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A Look at the Research
There is extensive research available that demonstrates the need to avoid the use of such drugs as Ritalin, Adderal, or Cylert when "treating" hyperactivity disorders in children. Unfortunately, the drug manufacturers market the drugs very well and to many parents and health care providers, the downsides of such medications are vague or even unknown.
I have referenced two specific studies that assessed the role of Chiropractic treatments in the management of children who have been diagnosed with hyperactivity disorders. These studies, both separate from one another, revealed that hyperactivity, and other behavioral conditions responded well to chiropractic care and even exceed results seen from medication. 1,2
One medical study demonstrated the existence of a positive relationship between cranial motion restrictions and learning disabled children, as well as children with a history of an obstetrically complicated delivery. 3
Nerve and spinal system compromise can result from the traumatic pulling, twisting, and compression that a newborn's spine is exposed to during a forceful birth. Traumatic Birth Syndrome is not a new concept; it has been commonly accepted by experts in both the medical and chiropractic fields. Birth trauma often adversely affects the bones at the base of the skull, the brain stem and the soft tissue surrounding it. The cervical (neck) nerve roots are often stretched as the baby's head is pulled from the birth canal.
Two prominent German MD's published papers in the late 80's and did clinical work with newborns and infants to address what atlas chiropractors allude to ANVS. Gottfried Gutman, MD addressed what he called "Atlas Blockage" (ANVS) and stressed the importance of having the atlas area of infants examined after birth, especially if the birth was difficult. He treated over 1,000 infants and documented the positive clinical results derived from correction for "Atlas Blockage" by performing specific light force adjustments to the atlas vertebrae.4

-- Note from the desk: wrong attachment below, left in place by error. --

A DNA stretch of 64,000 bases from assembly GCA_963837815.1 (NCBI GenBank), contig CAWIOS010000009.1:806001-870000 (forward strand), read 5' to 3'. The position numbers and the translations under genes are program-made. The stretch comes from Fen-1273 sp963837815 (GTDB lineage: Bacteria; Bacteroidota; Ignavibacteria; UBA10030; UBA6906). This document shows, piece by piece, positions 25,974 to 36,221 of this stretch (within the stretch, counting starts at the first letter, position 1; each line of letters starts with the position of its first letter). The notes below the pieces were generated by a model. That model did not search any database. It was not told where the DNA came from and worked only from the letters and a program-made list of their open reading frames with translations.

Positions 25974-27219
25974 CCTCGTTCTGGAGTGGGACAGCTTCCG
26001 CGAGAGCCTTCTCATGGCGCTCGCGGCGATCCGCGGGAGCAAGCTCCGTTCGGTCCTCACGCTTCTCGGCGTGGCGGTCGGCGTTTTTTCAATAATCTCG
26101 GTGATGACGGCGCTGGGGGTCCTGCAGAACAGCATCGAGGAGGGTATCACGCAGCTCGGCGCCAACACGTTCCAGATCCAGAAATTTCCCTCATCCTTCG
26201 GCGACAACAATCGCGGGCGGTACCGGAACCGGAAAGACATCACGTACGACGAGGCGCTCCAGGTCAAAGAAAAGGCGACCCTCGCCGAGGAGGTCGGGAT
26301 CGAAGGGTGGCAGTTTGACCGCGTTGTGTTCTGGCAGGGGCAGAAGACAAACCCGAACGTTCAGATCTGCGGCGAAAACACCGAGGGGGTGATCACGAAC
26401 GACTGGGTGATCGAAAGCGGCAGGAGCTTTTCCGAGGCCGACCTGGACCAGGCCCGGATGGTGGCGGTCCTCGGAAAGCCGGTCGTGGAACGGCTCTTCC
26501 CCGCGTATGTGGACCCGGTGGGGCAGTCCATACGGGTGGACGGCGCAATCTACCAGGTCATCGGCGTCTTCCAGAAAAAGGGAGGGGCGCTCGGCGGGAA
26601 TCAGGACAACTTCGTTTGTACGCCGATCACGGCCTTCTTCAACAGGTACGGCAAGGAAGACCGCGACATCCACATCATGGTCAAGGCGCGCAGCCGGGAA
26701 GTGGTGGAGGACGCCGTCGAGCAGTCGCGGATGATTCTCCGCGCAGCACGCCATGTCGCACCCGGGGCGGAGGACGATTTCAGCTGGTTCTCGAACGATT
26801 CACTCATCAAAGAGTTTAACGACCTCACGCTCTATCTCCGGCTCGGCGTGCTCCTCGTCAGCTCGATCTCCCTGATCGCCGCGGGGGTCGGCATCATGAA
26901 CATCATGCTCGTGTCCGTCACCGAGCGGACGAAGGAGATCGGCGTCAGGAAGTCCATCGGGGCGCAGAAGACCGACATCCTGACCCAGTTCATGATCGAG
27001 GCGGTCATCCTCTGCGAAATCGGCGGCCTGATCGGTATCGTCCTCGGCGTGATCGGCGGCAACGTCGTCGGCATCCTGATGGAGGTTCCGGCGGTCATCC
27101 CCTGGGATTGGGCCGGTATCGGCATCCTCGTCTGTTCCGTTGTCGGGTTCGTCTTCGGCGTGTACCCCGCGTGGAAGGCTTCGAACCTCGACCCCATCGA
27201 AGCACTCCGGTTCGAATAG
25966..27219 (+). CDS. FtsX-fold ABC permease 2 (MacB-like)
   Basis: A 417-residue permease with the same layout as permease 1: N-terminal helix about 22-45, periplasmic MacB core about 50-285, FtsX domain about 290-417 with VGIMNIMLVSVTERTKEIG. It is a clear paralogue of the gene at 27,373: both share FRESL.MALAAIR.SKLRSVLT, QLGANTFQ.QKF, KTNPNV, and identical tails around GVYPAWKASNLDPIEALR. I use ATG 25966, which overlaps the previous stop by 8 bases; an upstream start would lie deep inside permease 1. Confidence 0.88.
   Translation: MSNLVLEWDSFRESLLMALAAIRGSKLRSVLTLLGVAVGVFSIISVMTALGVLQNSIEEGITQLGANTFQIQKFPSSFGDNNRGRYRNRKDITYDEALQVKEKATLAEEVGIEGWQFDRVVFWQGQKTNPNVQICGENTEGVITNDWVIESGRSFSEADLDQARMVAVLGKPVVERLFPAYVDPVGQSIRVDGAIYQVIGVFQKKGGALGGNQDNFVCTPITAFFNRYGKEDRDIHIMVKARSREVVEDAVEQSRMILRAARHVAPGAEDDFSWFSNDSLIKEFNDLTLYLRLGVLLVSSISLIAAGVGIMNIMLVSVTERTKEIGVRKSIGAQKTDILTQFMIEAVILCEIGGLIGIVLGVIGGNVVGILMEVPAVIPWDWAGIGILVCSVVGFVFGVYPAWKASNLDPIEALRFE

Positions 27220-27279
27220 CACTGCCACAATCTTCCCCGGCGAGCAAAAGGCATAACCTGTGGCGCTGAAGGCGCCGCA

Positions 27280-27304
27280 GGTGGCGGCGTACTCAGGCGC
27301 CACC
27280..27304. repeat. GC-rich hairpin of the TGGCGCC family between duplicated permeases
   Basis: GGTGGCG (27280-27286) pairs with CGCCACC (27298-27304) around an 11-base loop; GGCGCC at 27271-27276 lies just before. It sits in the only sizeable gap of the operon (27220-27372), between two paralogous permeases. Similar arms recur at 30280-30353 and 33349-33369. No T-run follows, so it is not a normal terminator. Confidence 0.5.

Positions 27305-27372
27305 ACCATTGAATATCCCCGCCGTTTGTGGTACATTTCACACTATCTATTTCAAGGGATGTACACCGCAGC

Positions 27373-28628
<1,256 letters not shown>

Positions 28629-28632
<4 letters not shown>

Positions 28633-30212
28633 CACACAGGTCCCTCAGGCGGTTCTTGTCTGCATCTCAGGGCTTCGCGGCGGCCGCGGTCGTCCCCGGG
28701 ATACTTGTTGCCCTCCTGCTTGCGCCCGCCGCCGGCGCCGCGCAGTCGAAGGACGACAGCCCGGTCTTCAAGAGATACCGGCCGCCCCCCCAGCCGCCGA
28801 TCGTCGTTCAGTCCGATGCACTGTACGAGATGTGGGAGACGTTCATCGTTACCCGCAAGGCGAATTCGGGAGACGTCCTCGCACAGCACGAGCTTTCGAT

Another medical study revealed that due to the physical forces incurred during delivery, 80 % of ALL children born exhibited mis-alignments of their upper cervical spine. Dr. H. Biederman, a German MD, wrote a paper stressing the importance of the neurological structures in the atlas and occipital (base of the skull) areas. Biederman described atlas misalignments is newborns with the term "Kinematic Imbalances due to Suboccipital Strain" (KISS Syndrome). According to Biederman this "blockage" can be corrected by "manual therapy of the suboccipital area of the upper cervical spine".5
Both Gottfried and Biederman specifically attributed these syndromes to the compromised positions that the head and neck of an infant are susceptible to during the birth process.
Such Subluxations, as they are known in the Chiropractic profession, have been shown to result in a multitude of dysfunctional disorders within children which include ADD/ADHD, Difficulty Sleeping, Headaches, Asthma and Allergies, Lethargy, Sinus conditions, and acute/chronic ear infections.